The introduction of the Galaxy Tab 10.1 has
been the most dramatic of any consumer electronics device in recent memory,
dragging Samsung through court and blocking the sale of the Tab, only
to have the injunction lifted a few weeks later. The Galaxy Tab 10.1 is the tablet
that Apple didn't want you to see, let alone buy. But does this automatically
mean that the 10.1 is the tab you've been waiting for?
Full marks to Samsung's design and
engineering teams; the Galaxy Tab 10.1 is seductively thin and wonderfully
lightweight. Android tablets this year have suffered from being exactly the
opposite, with Motorola's Xoom weighing in at nearly 50 per cent heavier, for
example. With the core purpose of a tablet computer centring on its
portability, the weight of a tablet is central to its success, and the 10.1
passes this test with flying colours.
Speaking of colour, Samsung's 10.1-inch
display is a treat for the eyes, with great viewing angles and enough pixels in
its 800x1280-pixel resolution to render sharp, clear pictures and text
onscreen. Owners of Samsung's Galaxy S II might be slightly disappointed with
the difference in contrast between the AMOLED screen on the phone and the PLS
LCD panel used in the tablet, but the black levels and clarity are really very
good for a screen of this size at this price.
The Galaxy Tab is as thin and light as
this picture suggests.
Android fans following the progress of Honeycomb
tablets throughout 2011 will notice a distinct absence of ports and sockets
around the edge of the Galaxy Tab 10.1. To keep its svelte waistline to 8.6mm,
we didn't expect Samsung to include a full-sized USB port, but it is more
disappointing that there is no micro-USB port — which is the industry
connectivity standard. There's also no expandable memory (several other Android
tablets feature an SD card slot) and no TV-out port, like micro HDMI.
Samsung takes the Apple approach to
connectivity in the Galaxy Tab 10.1, and will disappoint anyone who has been
avoiding the iPad for exactly this reason. Like the iPad, the Galaxy Tab ships
without these extra connectivity options, and, like the iPad, users can choose
to add these features with expensive adapters. A quick browse of the Samsung US
website shows individual adapters ranging in price between US$20 and US$40,
which is a lot to pay when the other tablets offer this functionality for free.
User experience and performance
Although Samsung has added a custom layer
to the basic Android Honeycomb user experience, the feel of using the Galaxy
Tab 10.1 is mostly identical to using any other Honeycomb tablet. Samsung's
refinements extend to the system fonts, a collection of widgets and a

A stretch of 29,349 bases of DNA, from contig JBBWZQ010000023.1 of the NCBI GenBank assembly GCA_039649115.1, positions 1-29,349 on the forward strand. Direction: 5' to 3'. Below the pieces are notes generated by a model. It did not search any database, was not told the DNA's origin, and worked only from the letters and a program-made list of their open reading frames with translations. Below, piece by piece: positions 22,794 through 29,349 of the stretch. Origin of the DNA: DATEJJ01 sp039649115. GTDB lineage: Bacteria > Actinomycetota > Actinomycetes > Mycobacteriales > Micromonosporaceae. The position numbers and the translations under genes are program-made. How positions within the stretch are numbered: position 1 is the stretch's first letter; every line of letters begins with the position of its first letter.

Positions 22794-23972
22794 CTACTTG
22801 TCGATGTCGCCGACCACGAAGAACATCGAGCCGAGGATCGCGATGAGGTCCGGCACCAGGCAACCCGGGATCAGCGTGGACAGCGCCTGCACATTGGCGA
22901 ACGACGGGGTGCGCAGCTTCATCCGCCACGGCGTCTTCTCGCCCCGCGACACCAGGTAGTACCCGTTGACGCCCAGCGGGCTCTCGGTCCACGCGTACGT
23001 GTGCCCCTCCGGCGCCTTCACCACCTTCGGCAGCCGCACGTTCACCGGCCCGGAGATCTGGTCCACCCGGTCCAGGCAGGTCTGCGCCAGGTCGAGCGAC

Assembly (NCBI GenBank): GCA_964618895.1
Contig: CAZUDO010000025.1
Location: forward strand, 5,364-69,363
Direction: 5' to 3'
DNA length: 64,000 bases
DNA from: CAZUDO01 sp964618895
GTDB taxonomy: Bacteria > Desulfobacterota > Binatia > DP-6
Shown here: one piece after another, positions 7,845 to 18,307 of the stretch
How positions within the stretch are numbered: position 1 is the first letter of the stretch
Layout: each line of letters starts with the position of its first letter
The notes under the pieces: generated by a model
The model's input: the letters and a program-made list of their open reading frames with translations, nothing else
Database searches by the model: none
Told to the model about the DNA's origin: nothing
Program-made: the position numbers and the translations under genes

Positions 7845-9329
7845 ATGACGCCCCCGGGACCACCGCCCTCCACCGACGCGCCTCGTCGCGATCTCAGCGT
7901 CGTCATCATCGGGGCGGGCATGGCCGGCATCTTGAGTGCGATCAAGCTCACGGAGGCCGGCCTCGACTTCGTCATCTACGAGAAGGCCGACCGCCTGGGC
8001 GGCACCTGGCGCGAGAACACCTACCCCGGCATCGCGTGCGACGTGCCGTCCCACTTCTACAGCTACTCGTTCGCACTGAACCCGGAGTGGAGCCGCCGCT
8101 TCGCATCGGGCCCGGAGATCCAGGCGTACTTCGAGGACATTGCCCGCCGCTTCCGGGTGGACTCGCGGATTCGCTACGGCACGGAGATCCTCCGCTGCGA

user-customisable shortcuts panel on the taskbar at the bottom of the screen.
These adjustments do add to the user experience, but not as much as we'd like.
The Honeycomb user experience is far from perfect, and Samsung's TouchWiz makes
only a minor contribution in rectifying this.
Using the tablet is a pleasant experience,
with Samsung's capacitive touchscreen working well, and the onscreen keyboard
presenting large enough virtual keys to make typing a fairly painless
Powering the Galaxy Tab 10.1 is Nvidia's
dual-core Tegra 2 processor and 1GB of RAM. This is the default configuration
for Android Honeycomb tablets this year, with the same hardware found in the
Motorola Xoom, the Acer Iconia A500 and the Sony Tablet S. Performance for the
10.1 then matches its competition, but fails to better it. For most of the
time, the system performance is fine, but you'll notice regular stutters in
animations and a noticeable pause when you exit an application and return to
the home screen.
We experience two-day battery life using
the Galaxy Tab reasonably frequently for web browsing and playing 3D games,
like Shadowgun. To push the battery further, we set the
brightness to full, switched off wireless connectivity and looped a 720p HD
video file. Under these conditions, the Tab lasted for about 5.5 hours before
requiring a recharge. In comparison, the iPad 2 will
play the same video file for 7.5 hours with its brightness ramped up to
No one will be choosing a tablet computer
based on the quality of its camera, but, for what it's worth, here are a couple
of examples of photos taken on the Galaxy Tab 10.1.
Compared to other Android tablets
Samsung Galaxy Tab 10.1
Sony Tablet S
Nvidia Tegra 2
Nvidia Tegra 2
Nvidia Tegra 2
Nvidia Tegra 2
microSD, microUSB, USB Host, microHDMI,
microSD, microUSB, microHDMI